You will not be misled by any high-flown speculations about liberty or equality. You will, I imagine, concede to me that the first duty of a Government is to ensure the security of that industry which is the condition of social life and civilised cultivation; that especially in so excitable a country as France it is necessary that the dangerous classes should be saved from the strong temptation of long idleness; and that no danger could be more formidable than six months’ beggary among the revolutionary ouvriers, immediately preceding the exact period fixed by European as well as French opinion for an apprehended convulsion. It is from this state of things, whether by fair means or foul, that Louis Napoleon has delivered France. The effect was magical. Like people who have nearly died because it was prophesied they would die at a specified time, and instantly recovered when they found or thought that the time was gone and past, so France, timorously anticipating the fated revolution, in a moment revived when she found or fancied that it was come and over. Commerce instantly improved; New Year’s Day, when all the Boulevards are one continued fair, has not (as I am told) been for some years so gay and splendid; people began to buy, and consequently to sell; for though it is quite possible, or even probable, that new misfortunes and convulsions may be in store for the French people, yet no one can say when they will be, and to wait till revolutions be exhausted is but the best Parisian for our old acquaintance Rusticus expectat. Clever people may now prove that the dreaded peril was a simple chimera, but they can’t deny that the fear of it was very real and painful, nor can they dispute that in a week after the coup d’état it had at once, and apparently for ever, passed away.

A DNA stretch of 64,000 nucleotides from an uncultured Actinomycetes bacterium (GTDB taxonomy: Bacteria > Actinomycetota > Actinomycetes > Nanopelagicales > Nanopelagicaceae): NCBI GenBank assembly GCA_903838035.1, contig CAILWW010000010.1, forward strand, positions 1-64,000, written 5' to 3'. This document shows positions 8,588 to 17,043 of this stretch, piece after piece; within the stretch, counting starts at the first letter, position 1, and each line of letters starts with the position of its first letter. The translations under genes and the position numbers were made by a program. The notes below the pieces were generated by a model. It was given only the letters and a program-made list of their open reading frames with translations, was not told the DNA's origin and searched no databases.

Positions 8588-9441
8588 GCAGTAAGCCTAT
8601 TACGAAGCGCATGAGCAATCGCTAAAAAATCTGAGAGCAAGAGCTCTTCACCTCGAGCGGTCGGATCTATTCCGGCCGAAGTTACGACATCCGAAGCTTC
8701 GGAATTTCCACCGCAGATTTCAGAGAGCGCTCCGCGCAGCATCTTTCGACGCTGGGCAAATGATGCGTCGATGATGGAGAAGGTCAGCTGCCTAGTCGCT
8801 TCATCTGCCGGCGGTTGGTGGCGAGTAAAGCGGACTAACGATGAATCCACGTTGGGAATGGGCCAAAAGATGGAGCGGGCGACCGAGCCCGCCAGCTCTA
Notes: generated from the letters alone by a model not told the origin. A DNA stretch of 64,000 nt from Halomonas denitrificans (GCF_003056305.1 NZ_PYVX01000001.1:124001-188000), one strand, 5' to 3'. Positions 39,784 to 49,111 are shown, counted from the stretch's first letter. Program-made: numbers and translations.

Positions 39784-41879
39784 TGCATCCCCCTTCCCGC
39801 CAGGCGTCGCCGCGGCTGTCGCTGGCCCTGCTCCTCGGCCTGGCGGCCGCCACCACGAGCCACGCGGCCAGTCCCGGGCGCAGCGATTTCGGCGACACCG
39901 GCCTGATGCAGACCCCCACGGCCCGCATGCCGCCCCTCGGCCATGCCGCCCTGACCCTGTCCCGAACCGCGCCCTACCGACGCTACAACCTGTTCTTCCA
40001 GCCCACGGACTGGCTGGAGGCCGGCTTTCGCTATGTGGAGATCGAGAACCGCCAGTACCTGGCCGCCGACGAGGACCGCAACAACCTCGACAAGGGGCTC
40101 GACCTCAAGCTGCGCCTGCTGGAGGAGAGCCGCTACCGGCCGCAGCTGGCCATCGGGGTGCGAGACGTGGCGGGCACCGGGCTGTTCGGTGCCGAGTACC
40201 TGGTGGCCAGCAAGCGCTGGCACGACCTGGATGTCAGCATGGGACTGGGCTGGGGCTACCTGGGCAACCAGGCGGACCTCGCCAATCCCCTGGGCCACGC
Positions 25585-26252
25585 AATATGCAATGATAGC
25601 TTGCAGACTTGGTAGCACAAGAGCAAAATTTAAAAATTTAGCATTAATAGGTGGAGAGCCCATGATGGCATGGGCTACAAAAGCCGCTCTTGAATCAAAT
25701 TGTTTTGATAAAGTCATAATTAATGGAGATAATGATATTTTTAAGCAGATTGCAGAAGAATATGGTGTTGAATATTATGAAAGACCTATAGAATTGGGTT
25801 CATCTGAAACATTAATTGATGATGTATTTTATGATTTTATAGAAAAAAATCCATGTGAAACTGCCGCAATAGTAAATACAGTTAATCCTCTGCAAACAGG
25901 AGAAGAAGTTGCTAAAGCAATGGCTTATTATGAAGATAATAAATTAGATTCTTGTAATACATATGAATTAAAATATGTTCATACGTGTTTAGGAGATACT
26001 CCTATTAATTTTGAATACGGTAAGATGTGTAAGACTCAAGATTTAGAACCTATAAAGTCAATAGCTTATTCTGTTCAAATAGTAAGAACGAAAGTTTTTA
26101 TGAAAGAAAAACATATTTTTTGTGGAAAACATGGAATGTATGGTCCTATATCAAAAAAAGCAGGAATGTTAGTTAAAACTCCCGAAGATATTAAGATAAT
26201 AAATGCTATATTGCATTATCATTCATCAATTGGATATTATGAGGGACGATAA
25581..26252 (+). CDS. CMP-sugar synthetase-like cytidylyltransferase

I fear it must be said that no legal or constitutional act could have given an equal confidence. What was wanted was the assurance of an audacious Government, which would stop at nothing, scruple at nothing, to secure its own power and the tranquillity of the country. That assurance all now have; a man who will in this manner dare to dissolve an assembly constitutionally his superiors, then prevent their meeting by armed force; so well and so sternly repress the first beginning of an outbreak, with so little misgiving assume and exercise sole power,—may have enormous other defects, but is certainly a bold ruler—most probably an unscrupulous one—little likely to flinch from any inferior trial.